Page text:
Getting International (and American) Students to Submit Work on Time

It is the beginning of the semester and faculty and students are excited about their classes. There is something about meeting your new students, a feeling you are transforming the lives of citizens. So, if the students are excited, why then, soon after the semester starts, do they start missing deadlines, asking for extensions, and, telling you that they are confused, which is why they did not follow the instructions provided on the syllabus? Although this problem applies to many students, this article focuses on international students, because they are becoming more prevalent in American university classrooms and pedagogical advice rarely takes into account their particular circumstances.

Conceptions of Feedback

The following conceptions of feedback were offered by a group of students studying to become physical therapists. They were asked to recall a situation during their time in higher education when they felt they’d experienced feedback. Then they were asked a series of questions about the experience and about feedback more generally: “What is feedback? How would you describe it? How do you go about getting it? How do you use it?” (p. 924) The goal of the study was to investigate students’ conceptions of feedback. Student conceptions involve underlying personal beliefs, views, and ideas, unlike student perceptions, which explore how the feedback is understood. Analysis of transcripts from the interviews reveal four conceptions of feedback held by this student group.

Faculty: Getting in the Way of Learning

Students can disrupt a class—most of us have experienced that firsthand—but so can teachers. Teacher misbehaviors can also be disruptive. They can get in the way of learning. Sometimes these teacher behaviors are unintentional. Sometimes they are misunderstood by students. Sometimes teachers are tired and less focused than they should be. Whatever the cause, confronting actions that get in the way of learning is beneficial.

Low-Stakes Grading

Like a lot of terms in higher education, low-stakes grading doesn’t always refer to the same thing. In some cases it means small assignments that don’t count for much but occur regularly, as quizzes are often used. Low-stakes grading can also mean there’s a de-emphasis on correct answers with credit being awarded for completed answers. Upon first consideration, many faculty might wonder why a teacher would opt for the second approach. If the credit is based on completion, how likely are students to expend anything more than minimal effort?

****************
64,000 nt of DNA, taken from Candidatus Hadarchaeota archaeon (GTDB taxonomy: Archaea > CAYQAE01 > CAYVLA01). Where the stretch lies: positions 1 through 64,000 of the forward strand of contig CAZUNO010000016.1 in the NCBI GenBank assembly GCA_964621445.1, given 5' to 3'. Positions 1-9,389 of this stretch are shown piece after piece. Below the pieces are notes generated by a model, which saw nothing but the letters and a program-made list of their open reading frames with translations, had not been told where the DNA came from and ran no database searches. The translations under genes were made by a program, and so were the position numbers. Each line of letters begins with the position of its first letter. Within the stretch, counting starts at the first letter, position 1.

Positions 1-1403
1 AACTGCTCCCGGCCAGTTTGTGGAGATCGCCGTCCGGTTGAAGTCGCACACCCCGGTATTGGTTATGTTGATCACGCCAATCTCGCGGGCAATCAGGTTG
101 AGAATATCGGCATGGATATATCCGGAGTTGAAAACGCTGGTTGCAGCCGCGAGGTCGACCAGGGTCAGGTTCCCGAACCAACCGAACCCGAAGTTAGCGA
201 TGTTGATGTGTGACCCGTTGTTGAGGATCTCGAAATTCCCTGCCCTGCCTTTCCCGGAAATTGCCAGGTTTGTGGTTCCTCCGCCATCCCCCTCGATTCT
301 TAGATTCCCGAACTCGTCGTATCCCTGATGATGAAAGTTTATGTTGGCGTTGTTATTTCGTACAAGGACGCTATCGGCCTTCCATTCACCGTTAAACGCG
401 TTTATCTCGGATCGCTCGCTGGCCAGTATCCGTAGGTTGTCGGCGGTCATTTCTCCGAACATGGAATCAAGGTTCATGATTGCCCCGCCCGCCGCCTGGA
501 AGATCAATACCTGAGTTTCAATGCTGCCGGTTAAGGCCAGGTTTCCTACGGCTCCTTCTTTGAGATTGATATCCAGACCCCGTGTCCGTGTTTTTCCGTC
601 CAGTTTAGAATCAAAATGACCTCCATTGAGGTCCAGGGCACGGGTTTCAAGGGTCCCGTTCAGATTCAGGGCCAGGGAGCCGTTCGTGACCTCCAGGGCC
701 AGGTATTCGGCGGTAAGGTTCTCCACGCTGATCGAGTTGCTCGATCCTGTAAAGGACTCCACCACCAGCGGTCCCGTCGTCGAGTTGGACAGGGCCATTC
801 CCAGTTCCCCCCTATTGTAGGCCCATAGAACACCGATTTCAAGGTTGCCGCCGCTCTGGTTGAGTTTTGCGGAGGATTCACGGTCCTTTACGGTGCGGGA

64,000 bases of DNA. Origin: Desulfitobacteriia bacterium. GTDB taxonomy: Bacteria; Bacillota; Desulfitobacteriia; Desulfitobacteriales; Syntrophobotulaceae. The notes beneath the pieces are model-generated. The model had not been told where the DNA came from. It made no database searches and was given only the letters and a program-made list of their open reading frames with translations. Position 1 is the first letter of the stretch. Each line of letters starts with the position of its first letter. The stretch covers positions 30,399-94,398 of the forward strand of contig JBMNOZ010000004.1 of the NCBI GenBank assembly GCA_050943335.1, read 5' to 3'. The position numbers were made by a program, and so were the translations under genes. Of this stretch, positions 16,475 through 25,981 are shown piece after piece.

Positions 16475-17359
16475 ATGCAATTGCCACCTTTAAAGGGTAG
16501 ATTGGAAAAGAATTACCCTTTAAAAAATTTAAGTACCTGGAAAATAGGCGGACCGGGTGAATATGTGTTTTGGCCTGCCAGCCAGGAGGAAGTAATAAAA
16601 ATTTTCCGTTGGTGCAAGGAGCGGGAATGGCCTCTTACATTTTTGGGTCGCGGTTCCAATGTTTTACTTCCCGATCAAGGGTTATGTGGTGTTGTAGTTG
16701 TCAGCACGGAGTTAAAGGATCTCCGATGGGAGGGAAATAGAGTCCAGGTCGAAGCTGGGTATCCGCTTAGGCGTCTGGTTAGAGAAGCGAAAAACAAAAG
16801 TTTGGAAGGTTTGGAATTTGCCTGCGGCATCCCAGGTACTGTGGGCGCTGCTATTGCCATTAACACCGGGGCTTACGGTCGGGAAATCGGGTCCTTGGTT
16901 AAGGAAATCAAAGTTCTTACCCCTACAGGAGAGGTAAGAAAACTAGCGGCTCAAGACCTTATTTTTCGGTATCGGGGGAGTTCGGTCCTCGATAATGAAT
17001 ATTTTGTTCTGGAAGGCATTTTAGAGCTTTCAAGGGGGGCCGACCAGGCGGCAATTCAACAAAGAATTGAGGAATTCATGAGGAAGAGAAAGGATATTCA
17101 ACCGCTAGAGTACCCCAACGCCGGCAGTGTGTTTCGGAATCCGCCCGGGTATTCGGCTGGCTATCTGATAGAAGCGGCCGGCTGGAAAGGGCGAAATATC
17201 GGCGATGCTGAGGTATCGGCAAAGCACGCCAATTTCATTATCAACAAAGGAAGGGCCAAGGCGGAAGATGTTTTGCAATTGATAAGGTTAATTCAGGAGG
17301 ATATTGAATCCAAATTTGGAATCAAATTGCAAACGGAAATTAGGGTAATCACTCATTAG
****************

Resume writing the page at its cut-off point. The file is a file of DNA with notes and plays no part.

Learning Doesn’t End Just Because the Class Does

Some professions offer a greater sense of closure than teaching. Take plumbing, for example. Plumbing problems are hard to miss and not always easy to fix, but once the PVC has been replaced, the flux applied, and the water is back on, the plumber knows immediately if the problem has been fixed.

Making Changes: How Faculty Do It

The process of making instructional changes has not been studied much at all—perhaps because it seems like a simple process. We discover a new idea, are persuaded it’s something worthwhile, think it’s doable, and we do it! But if that’s all that’s involved, then how do we explain the widespread failure to implement the changes repeatedly documented by research to promote more and better learning? Or, how do we account for the millions of dollars spent by organizations such as the National Science Foundation (NSF) on educational reform that has resulted in few lasting changes?

Perceived and Actual Learning

Donald R. Bacon, editor of the Journal of Marketing Education and notable pedagogical scholar, points out in the journal’s Editor’s Corner that perceived learning and actual learning are “distinctly different constructs.” An accurate understanding of those differences needs to be part of our thinking.

Stop, Start, and Continue

It’s a feedback mechanism that’s been around for some time. Most often used during a course, students are asked to fold a sheet of paper in thirds and label the columns stop, start, and continue. Then they are asked to identify aspects of instruction that the teacher should stop doing, things they’d like the teacher to consider doing, and those practices they’d recommend that the teacher continue doing. What they identify in each area should be instructional policies, practices, or behaviors that relate to their learning experiences in the course.